21 August 2013

Parisians Now ‘Much Too Polite,’ Tourists Say

Foreign visitors at a Parisian café.

PARIS -- Just a few weeks after another campaign by Paris’ board of tourism designed to sensitize service-industry workers to the needs and preferences of visitors, Paris has become “much too polite” for many tourists.

“We could have been in Muncie,” complained Margaret Velveetinson, of Indianapolis, after a recent trip to the French capital. “Nobody sneered at my accent or the fact that I wanted to eat breakfast at 10 in the morning. Nobody snubbed me. Where’s my authentic Parisian experience?”

Her husband, George Velveetinson, agreed. “I had only one year of French in high school, and that was 40 years ago,” he said. “I thought for sure somebody would make fun of me. But nobody did! Even when I asked them to speak English, they weren’t rude. I want my money back.”

This sudden wave of considerate behavior on the part of Paris’ waiters and hotel clerks is due in large part to the phenomenal response to “Do You Speak Touriste?,” a guide distributed by the board of tourism. It describes the goals and concerns of foreign visitors, and suggests ways that French workers can make a visit more enjoyable for everyone.

These include such helpful hints as serving water with meals when asked to do so, using first names when addressing strangers, keeping wait times to a minimum, and not muttering obscenities in French as soon as one turns one’s back on a tourist.

The cover of the popular guide.

“Before reading this essential brochure, I never understood what a Big Mac or a Coca-Cola can represent to a person who is far from home and seeks the comfort of the familiar,” admitted Jacques Froideur, a waiter at the Café Impertinence, off the Champs-Elysées. “While I understand that, in a café that serves only French cuisine at outrageous prices, I cannot give a tourist precisely what he wants, I now feel a need to be as cheerful and helpful as the counter staff at any fast-food restaurant in the American heartland.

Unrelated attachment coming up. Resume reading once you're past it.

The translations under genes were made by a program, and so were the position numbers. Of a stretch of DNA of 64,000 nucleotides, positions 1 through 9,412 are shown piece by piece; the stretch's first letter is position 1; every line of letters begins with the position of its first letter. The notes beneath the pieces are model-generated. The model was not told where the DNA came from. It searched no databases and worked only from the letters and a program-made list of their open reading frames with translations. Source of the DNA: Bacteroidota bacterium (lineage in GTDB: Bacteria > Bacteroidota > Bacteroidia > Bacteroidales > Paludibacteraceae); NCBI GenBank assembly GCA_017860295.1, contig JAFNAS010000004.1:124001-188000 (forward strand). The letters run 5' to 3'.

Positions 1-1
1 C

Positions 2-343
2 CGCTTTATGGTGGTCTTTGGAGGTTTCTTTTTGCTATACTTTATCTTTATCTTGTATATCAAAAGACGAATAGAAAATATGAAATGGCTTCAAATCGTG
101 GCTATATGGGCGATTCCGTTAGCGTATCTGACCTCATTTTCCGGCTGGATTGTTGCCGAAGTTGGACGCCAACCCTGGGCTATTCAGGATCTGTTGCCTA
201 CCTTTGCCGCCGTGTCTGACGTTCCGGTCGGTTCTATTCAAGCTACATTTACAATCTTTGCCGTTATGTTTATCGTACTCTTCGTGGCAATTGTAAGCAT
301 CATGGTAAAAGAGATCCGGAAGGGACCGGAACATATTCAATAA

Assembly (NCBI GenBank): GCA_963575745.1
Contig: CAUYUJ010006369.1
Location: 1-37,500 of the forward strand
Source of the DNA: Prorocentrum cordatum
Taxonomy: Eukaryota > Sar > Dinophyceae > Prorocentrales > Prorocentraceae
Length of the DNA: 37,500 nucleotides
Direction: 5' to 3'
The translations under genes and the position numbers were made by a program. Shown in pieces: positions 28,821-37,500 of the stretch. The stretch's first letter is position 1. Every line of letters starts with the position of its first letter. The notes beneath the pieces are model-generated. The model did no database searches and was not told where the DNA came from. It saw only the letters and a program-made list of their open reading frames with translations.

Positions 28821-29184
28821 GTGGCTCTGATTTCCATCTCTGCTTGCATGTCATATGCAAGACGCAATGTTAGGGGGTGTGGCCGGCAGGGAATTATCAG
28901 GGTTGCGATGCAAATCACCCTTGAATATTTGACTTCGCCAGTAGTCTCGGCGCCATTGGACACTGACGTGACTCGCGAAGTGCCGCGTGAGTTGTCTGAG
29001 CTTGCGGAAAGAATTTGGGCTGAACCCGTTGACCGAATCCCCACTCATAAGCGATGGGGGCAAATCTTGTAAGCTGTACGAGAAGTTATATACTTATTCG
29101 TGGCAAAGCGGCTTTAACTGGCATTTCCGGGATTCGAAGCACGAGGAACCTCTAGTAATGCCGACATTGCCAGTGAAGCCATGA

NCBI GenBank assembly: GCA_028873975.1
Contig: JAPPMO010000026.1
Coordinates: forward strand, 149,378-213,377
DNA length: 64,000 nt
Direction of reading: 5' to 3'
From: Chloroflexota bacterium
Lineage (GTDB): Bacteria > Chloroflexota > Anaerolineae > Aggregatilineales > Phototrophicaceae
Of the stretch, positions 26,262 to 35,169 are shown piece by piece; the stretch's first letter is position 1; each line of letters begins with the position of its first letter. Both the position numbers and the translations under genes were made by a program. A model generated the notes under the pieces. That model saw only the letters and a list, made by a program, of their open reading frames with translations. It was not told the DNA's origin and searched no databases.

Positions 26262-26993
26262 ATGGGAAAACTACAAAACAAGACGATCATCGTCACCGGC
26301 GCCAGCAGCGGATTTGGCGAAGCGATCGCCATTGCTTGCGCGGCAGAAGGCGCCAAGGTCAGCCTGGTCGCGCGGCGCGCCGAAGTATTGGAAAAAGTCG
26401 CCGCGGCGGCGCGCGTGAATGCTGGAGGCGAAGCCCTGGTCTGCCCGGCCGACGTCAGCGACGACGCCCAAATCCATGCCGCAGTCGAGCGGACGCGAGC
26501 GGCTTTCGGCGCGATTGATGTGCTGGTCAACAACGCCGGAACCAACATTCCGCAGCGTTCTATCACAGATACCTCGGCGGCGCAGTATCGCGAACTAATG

“After all,” Froideur added, “the Americans saved our — how do you say? Asses? Two world wars! And have we ever thanked them properly? It is my duty as a man of honor to make things right in any way I can.”

Previous efforts by the tourism board and other entities have met with limited success. No one expected Parisians to take “Do You Speak Touriste?” to heart — least of all the tourists. An informal survey of visitors from eleven countries found bewilderment and even resentment: Paris is not living up to its reputation. That a city renowned for its art, food, and monuments also be friendly strikes many visitors as unfair.

“What am I supposed to tell the neighbors?” said Jolene Rollerboard, of Little Rock. “That I went to Paris and had a nice time?”

“Next year, we’re going to New York,” said her friend, Mae Belle Samsonite. “I hear they’re really rude there.”


RogueElephant said...


Anne said...

" ... Where’s my authentic Parisian experience?”
....I want my money back!

Hilarious !

oh and your West Side Story /Shakespeare send up was laugh out loud funny.

Anonymous said...

"Jacques Froideur," huh? I got a chuckle out of that. It's pretty funny, about on par with John Hawkes calling one of his characters, the mistress of a whorehouse, "Madame Fromage."

-- Rick

William V. Madison said...

Jack Hawkes taught me at Brown -- and HATED me. I'm not sure he'd be pleased by your comparison!

Anonymous said...

I am stunned to learn that you had one of the great modernist American writers as a professor. Why didn't you say so sooner?

-- Rick

William V. Madison said...

Ha! I thought I had mentioned Jack somewhere on this blog, but I see that you're right. Maybe I'm still smarting because he liked Rick Moody so much better than he liked me. I'm sure I'll get around to writing about him -- and anyway, Scheherezade can't tell all her stories in one night!

Anonymous said...

You're quite right, Scheherezade can't tell all her stories in one night, but this could have taken precedence over the James Franco jokes. Well, I'll wait eagerly for the post.

-- Rick